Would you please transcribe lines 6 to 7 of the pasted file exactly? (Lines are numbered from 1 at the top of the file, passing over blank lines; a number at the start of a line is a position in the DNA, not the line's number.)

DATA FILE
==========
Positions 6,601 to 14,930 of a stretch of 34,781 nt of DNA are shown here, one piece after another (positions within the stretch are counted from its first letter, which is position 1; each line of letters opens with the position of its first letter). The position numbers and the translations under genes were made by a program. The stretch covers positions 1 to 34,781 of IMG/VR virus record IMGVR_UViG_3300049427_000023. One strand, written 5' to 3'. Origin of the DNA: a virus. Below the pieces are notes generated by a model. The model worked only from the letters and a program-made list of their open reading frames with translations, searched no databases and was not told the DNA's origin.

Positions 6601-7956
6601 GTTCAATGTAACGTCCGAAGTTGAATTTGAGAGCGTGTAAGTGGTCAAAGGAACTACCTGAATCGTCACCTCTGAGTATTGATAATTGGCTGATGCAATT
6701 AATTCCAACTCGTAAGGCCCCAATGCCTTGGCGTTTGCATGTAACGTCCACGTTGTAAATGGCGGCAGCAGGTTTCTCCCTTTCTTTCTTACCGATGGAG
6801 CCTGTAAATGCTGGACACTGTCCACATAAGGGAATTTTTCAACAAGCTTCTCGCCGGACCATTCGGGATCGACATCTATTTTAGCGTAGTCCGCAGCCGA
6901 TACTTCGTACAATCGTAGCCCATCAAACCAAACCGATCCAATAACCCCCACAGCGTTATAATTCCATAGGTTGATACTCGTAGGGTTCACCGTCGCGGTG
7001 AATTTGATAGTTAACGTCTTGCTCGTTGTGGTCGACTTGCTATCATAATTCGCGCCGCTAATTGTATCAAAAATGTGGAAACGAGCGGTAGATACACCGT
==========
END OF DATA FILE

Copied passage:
6901 TACTTCGTACAATCGTAGCCCATCAAACCAAACCGATCCAATAACCCCCACAGCGTTATAATTCCATAGGTTGATACTCGTAGGGTTCACCGTCGCGGTG
7001 AATTTGATAGTTAACGTCTTGCTCGTTGTGGTCGACTTGCTATCATAATTCGCGCCGCTAATTGTATCAAAAATGTGGAAACGAGCGGTAGATACACCGT